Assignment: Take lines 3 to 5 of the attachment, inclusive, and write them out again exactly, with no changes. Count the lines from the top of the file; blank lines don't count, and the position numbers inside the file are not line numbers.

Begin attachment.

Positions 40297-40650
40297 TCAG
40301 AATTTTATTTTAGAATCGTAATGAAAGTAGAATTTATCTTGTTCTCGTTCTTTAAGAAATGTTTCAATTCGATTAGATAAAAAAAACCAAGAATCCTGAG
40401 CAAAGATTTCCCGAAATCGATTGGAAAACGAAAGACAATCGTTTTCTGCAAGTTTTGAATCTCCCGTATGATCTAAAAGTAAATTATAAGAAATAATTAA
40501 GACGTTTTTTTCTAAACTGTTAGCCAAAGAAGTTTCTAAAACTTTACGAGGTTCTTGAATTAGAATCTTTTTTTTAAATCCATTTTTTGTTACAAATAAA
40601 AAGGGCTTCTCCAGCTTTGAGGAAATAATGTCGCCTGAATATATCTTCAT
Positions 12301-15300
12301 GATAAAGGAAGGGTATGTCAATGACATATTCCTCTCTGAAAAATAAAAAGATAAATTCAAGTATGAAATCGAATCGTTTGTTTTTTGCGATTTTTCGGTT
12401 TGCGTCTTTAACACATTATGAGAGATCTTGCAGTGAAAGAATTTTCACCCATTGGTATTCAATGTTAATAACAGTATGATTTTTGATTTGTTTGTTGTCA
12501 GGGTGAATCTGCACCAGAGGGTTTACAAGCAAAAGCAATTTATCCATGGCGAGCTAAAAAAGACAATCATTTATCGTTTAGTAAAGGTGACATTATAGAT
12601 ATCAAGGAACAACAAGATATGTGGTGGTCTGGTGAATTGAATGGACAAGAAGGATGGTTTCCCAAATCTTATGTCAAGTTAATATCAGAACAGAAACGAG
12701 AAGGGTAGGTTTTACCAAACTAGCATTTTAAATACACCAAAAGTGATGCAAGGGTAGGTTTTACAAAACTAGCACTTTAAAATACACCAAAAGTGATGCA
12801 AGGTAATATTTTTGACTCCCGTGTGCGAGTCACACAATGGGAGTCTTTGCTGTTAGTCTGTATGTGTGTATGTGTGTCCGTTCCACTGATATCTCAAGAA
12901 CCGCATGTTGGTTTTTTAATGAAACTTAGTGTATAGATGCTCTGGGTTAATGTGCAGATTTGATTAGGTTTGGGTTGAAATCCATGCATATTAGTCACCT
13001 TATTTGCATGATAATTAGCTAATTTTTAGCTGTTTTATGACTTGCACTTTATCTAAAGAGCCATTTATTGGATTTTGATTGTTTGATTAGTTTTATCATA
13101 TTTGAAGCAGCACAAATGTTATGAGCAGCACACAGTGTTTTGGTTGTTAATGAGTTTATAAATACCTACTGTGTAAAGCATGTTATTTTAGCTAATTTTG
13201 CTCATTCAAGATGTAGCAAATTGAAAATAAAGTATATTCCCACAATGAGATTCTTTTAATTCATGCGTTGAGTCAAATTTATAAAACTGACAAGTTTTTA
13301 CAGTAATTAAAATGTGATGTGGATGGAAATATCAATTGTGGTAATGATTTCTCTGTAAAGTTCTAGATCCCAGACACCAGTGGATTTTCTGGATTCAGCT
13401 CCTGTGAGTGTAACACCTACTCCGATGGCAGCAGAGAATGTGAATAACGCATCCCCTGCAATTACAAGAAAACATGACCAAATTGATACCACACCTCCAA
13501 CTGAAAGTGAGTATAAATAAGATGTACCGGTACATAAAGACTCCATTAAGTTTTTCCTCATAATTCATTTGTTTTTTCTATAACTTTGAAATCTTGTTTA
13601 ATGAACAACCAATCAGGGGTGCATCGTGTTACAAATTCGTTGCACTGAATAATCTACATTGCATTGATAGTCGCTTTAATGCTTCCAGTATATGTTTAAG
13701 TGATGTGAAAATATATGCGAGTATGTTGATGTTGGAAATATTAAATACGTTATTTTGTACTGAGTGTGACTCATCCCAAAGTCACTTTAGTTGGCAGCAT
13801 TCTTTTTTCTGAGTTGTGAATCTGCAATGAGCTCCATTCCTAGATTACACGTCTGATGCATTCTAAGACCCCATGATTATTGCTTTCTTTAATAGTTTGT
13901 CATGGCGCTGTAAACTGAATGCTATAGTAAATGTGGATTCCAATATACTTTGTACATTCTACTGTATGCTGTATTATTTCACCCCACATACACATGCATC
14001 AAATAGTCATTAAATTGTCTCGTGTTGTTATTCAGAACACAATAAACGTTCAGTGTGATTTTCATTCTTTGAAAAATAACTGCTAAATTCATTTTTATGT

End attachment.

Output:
40301 AATTTTATTTTAGAATCGTAATGAAAGTAGAATTTATCTTGTTCTCGTTCTTTAAGAAATGTTTCAATTCGATTAGATAAAAAAAACCAAGAATCCTGAG
40401 CAAAGATTTCCCGAAATCGATTGGAAAACGAAAGACAATCGTTTTCTGCAAGTTTTGAATCTCCCGTATGATCTAAAAGTAAATTATAAGAAATAATTAA
40501 GACGTTTTTTTCTAAACTGTTAGCCAAAGAAGTTTCTAAAACTTTACGAGGTTCTTGAATTAGAATCTTTTTTTTAAATCCATTTTTTGTTACAAATAAA